Sunday, August 23, 2009

Everything Is Up to Date in Kansas City

We're still on vacation in Kansas City. Having a great time. A few observations:

  • One of the things you don't always appreciate about the Twin Cities until you leave is how well signed it is. We made some sport about the expense of changing out the signs for the terminals at the airport, but by and large it's pretty easy to figure out where things are in the Twin Cities. Kansas City leaves a lot to be desired that way. You often don't find out about exits until you're just about on them. This has been pretty problematic a few times here -- fortunately, I'm a big fan of abrupt lane changes.
  • I don't know how nice the new ballpark will be in Minneapolis, but they'll have to go a long way to improve on Kauffmann Stadium here. It is absolutely gorgeous and the renovation they did is spectacular. It's the nicest ballpark I've been in. Too bad the product on the field is, well, terrible.
  • We went to the Harry S. Truman Library on Saturday. While's there's more than a little big of hagiography going on, it's a pretty neat place to visit. It's easy to forget how momentous the times were when Truman served the nation. A hell of a lot of things were on the line back then. I highly recommend a visit if you come to this area.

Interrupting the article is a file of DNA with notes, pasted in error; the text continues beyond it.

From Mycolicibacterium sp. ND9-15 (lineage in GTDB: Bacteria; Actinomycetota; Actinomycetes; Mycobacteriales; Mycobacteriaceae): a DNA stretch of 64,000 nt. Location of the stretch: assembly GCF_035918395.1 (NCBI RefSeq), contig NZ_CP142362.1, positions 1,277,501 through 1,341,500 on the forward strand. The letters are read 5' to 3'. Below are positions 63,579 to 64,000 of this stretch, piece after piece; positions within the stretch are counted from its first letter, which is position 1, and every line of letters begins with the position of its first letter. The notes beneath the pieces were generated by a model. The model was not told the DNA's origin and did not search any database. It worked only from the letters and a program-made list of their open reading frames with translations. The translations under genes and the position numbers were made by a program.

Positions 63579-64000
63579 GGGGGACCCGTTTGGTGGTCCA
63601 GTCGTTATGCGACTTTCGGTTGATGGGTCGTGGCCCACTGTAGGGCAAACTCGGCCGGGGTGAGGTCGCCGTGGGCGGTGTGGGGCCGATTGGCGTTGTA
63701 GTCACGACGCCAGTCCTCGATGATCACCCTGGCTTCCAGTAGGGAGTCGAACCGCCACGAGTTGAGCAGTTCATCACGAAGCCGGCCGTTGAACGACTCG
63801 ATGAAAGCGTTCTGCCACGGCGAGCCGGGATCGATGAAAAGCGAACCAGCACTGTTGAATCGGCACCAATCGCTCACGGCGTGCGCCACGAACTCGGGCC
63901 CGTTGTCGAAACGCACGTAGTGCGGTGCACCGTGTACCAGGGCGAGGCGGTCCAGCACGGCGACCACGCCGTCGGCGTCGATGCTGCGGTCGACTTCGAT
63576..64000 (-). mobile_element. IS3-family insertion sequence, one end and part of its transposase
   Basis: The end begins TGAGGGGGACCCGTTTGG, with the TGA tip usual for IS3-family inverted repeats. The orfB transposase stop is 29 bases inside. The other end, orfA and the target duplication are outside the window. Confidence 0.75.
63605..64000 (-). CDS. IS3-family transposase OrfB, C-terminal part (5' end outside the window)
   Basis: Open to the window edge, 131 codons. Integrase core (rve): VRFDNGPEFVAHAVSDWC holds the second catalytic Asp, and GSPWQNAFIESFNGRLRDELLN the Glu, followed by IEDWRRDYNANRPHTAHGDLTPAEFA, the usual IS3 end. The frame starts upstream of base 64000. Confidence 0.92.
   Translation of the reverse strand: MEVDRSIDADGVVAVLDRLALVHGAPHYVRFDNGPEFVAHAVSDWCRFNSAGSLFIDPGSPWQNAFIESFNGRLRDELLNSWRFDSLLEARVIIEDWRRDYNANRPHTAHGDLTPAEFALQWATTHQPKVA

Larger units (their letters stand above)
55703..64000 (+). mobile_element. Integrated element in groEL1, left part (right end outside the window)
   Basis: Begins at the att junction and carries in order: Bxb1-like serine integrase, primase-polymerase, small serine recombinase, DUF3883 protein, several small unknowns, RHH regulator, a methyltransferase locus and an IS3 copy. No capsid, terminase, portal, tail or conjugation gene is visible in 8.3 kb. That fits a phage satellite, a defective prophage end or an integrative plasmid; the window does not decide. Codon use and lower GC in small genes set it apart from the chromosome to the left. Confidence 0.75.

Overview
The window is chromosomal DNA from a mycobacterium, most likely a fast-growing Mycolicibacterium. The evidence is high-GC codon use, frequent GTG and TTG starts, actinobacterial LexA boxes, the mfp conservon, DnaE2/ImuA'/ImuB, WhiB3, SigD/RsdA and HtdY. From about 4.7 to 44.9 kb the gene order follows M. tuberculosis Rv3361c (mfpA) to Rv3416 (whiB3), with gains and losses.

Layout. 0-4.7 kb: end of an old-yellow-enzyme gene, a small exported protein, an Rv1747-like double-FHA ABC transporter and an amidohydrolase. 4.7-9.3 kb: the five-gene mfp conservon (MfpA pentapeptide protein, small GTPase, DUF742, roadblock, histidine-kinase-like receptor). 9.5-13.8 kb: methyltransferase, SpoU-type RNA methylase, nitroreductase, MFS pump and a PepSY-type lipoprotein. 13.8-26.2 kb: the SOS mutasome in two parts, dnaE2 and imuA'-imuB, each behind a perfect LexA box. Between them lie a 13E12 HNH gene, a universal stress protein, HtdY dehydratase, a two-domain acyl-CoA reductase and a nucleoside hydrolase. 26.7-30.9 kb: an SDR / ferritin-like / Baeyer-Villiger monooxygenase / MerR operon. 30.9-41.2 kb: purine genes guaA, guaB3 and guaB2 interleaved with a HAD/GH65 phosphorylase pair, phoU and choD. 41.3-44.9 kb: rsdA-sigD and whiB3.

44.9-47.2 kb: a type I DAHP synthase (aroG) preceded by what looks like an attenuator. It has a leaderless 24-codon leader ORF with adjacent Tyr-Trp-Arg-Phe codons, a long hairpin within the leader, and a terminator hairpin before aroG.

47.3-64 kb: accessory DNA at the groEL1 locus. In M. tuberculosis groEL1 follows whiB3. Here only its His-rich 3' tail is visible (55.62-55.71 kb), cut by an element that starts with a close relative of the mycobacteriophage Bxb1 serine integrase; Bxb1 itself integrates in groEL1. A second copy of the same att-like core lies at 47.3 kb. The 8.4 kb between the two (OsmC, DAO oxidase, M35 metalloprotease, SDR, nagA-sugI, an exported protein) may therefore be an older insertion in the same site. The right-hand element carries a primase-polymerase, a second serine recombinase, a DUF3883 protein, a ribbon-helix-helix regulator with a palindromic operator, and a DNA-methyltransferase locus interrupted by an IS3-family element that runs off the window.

• Today we went to the Negro Leagues Baseball Museum and the American Jazz Museum, both located in the historic 18th and Vine District east of downtown. The neighborhood is the one referenced in the Wilbert Harrison song about Kansas City and was the centerpiece of African-American life here. Both museums have a lot to offer and the kids had a great time.

Bottom line -- this is a nice place to visit, especially if you just want to get away from the Twin Cities for a few days. And I'm glad to see that the Stinger is keeping the neighorhood filled with content.

1 comment:

Gino said...

i can vouch for the sign comparison.
signs everywhere, to the point where i was not sure if i was coming or going, not being used to so many.
it took a couple days to get used to the system. after that, getting around was a cakewalk.